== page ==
Retroactive Continuity Edit
I recently played through the Orcish Campaign and a thought entered my mind... I'd like to see a massive list of all that was ret-conned from this game. For example... Goldshire and Moonbrook aren't near one-another anymore, nor is The Deadmines near Moonbrook. Orgrim Doomhammer wasn't even a factor as far as I can tell, and Garona Halforcen wasn't ordered to kill King Llane in the game, nor was she anything other than a spy for the Orcish Horde that got captured and tossed into Northshire Abbey...which, by the way, housed catacombs at this point, it seems.
- In the Human campaign Garona does kill Llane, in the description of mission 10. Orgrim Doomhammer is factor, too, although his name is not explicitly mentioned, the player in the Orc campaign is supposed to be him. --Andrelvis 15:40, 23 July 2007 (UTC)
- Aye. The horde player is implied to be Orgrim, though Baggins and I had a long discussion who the human player is.We suspect that the human player is Lothar, and then you rescue him from the deadmines, and then back to being Lothar.
As for Deadmines and Moonshire, I personally suspect Moonshire was renamed to Moonbrook. Can't say much about location, but I will note that the maps have been fairly fluid throughout the games, as the Warcraft Universe has taken shape. --Sky (t · c · w) 17:29, 23 July 2007 (UTC)
- Btw, you added Moonshire. There never was such a place. =X. --Sky (t · c · w) 17:54, 23 July 2007 (UTC)
- Shire overdose. I meant Moonbrook. Sorry. ~ Doc Lithius [U|T|C] 15:03, 23 September 2007 (UTC)
- On the subject of Fluid Maps, it strikes me that there's a fairly big continuity error introduced from WCII to WoW. In WCII they make a big thing about having to go "across the sea" to Lordaeron, as if it is separated from Stormwind by sea. Judging by the in-game maps (the ones on loading screens) it seems that Khaz Modan still existed, although it was slightly more eastern, but areas like the Searing Gorge did not exist to connect Khaz Modan to Stormwind. (Darien Shields 14:57, 20 February 2008 (UTC))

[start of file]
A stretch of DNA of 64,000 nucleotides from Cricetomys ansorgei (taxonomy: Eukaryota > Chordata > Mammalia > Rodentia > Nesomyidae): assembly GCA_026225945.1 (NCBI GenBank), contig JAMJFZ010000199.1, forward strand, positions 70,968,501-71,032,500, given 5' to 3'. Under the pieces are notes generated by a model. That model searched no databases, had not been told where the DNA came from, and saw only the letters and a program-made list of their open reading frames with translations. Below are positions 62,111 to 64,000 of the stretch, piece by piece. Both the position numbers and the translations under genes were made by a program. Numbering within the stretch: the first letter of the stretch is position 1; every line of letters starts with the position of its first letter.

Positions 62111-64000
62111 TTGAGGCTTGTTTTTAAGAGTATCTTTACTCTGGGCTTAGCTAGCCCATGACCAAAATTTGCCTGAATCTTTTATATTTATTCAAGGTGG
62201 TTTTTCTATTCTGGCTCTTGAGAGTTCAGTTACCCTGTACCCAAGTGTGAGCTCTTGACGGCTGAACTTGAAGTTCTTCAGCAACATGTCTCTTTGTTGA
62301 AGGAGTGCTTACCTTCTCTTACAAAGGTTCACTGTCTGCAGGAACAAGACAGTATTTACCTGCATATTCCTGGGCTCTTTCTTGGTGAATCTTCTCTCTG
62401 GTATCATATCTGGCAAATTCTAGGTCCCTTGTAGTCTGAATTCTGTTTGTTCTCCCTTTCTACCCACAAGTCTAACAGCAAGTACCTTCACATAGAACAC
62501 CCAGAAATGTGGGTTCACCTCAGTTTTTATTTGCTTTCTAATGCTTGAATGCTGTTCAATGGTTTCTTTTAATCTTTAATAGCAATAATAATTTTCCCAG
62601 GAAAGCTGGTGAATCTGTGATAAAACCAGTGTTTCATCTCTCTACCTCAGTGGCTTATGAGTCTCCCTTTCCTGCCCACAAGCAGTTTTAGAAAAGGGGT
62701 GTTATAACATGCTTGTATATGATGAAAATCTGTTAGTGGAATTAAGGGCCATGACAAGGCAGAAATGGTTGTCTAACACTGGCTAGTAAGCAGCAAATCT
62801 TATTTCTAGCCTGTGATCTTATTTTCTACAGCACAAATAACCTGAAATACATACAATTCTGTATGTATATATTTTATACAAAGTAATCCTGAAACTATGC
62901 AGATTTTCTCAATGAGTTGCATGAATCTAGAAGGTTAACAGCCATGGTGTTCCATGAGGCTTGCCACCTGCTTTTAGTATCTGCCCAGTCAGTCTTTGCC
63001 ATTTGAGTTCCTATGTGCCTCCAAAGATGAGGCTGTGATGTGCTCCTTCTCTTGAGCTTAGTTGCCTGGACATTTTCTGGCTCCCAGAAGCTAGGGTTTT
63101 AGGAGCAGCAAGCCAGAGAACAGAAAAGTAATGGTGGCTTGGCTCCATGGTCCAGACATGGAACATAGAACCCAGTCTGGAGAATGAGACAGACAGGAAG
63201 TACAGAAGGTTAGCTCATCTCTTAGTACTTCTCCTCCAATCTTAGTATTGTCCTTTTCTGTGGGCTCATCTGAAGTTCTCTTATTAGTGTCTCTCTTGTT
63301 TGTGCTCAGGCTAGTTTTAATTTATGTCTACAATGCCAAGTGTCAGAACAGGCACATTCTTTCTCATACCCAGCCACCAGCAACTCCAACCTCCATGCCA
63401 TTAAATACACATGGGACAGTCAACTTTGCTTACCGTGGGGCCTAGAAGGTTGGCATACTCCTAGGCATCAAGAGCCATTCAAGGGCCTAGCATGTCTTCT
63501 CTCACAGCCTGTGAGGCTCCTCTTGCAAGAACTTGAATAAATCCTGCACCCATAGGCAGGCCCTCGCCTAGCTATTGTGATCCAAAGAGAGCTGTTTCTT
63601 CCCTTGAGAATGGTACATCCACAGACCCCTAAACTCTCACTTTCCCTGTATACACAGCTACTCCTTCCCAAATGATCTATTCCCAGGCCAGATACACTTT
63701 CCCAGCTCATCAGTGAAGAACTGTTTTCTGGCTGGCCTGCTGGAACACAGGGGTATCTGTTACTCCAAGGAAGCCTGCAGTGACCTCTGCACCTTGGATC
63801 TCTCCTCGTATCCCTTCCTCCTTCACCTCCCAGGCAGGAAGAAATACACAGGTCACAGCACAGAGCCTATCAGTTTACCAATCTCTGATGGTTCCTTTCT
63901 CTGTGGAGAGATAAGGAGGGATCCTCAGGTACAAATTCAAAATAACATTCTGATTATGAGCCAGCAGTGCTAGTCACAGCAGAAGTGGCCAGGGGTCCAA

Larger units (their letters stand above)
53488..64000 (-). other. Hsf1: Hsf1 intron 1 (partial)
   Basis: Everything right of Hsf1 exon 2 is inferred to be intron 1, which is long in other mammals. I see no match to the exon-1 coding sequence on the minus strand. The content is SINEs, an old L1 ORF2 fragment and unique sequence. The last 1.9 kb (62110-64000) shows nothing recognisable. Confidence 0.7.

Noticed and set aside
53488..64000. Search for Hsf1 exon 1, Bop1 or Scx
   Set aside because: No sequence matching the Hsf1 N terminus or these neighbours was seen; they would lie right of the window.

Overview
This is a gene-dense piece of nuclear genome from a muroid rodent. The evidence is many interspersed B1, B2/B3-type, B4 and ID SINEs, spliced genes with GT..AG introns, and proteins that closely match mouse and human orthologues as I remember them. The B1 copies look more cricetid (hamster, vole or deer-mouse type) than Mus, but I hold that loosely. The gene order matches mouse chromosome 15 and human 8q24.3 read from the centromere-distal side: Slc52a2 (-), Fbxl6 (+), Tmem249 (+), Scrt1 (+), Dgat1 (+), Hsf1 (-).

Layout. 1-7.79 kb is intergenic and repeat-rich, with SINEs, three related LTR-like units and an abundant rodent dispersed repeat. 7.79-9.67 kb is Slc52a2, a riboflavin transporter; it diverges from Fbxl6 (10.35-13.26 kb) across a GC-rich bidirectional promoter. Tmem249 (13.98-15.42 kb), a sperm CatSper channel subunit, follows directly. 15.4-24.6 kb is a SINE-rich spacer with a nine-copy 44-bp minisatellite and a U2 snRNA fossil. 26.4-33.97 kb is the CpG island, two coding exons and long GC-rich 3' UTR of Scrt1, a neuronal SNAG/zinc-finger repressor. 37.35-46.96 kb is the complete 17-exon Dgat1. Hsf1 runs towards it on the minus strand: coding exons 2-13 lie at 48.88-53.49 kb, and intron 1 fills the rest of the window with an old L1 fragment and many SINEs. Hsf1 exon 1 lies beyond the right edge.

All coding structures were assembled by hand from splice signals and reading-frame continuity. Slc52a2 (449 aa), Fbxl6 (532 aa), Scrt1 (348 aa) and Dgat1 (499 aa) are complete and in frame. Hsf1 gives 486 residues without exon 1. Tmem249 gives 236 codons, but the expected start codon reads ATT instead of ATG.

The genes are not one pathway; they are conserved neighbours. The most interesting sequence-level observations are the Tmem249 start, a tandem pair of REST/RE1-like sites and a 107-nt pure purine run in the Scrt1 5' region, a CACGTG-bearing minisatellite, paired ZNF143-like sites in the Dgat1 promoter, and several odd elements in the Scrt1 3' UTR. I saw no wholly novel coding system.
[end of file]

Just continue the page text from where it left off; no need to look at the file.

Now the game is out of print, it has become "abandonware" (free game, to download and to play). It can be downloaded its manual (in French) here and the cheatcodes here. Should we put this on the page, as it's now legal?-- (talk) 08:01, 13 July 2007 (UTC)
- There's an English manual at http://www.replacementdocs.com/ , where there also seems to be war2 and war3 manuals... :O As to whether or not we should add that, I'm going to say I'm neutral. --Sky (t · c · w) 17:32, 23 July 2007 (UTC)
- I was thinking about my going back to Paris (I'm in Venice right now), dat means on the 25th of July. So within three days.-- (talk) 20:55, 23 July 2007 (UTC)
- Abandonware is not "legal". The belief that it is legal is one of the biggest misconceptions made by people. People who download abandonware are still practicing software piracy.
- Remember warcraft's copyright doesn't end until the creators/owners die + 70 years or so (not sure about the exact details of the law). At which point it will go into public domain. Until then it still belongs to Blizzard. Unless Blizzard chooses to offer links to the game from their own company or officially allow another website to release the game it it is still under copyright law read the crap they make you agree to before you download and you see that you are not to pass it onto another person (allowing a company can choose to revoke official links preventing other people from getting the game by legal means if they wanted to). Breaking the copyright would give Blizzard a chance to prosicute the thief if they so choose to.
- Also Warcraft is one of the games protected by the ESA. If they catch you they could have you prosicuted to the full penalities of the law. They tend to be a bit strict about following the laws.
- Sometimes designers are known to give links to their own games, but this isn't always legal, unless they retain sole rights to the game. Otherwise they might be giving the game out under the nose of the company that owns it. The company has a right to turn a blind eye towards this practice, however that still doesn't mean the person doing it is following the law. They are still commiting piracy.Baggins 21:08, 23 July 2007 (UTC)
- Kuh-rap... I apologize to everyone. I will not do this again.-- (talk) 21:14, 23 July 2007 (UTC)
It's no problem, I forgive you :). One more comment though, for anyone else coming into the discussion, a company may seem like they left software go out of print but as long as they live, or another company owns (I.E bought the ips) those IPs they can always choose to rerelease said software. Good example is sierra's rereleases of several of their adventure game IPs in box collections last year.Baggins 21:20, 23 July 2007 (UTC)
Capital C Edit
Look at the logo and perhaps some older texts. I think I recall it being spelled WarCraft, with a capital C back then. The use has obviously phased out, but was it ever that way? I added the C to the page.--23:47, 19 December 2007 (UTC)
Look at the logos for WC2, WC3, and even WoW. The capital C is still there. --
Good point Xavius, but I guess really we don't use the word enough as it is let alone to dignify it with a capitilised C half way through the word. Blizz only use the capital C in the game logo though so I imagine it's there solely for looks. Paynes 19:19, 20 February 2008 (UTC)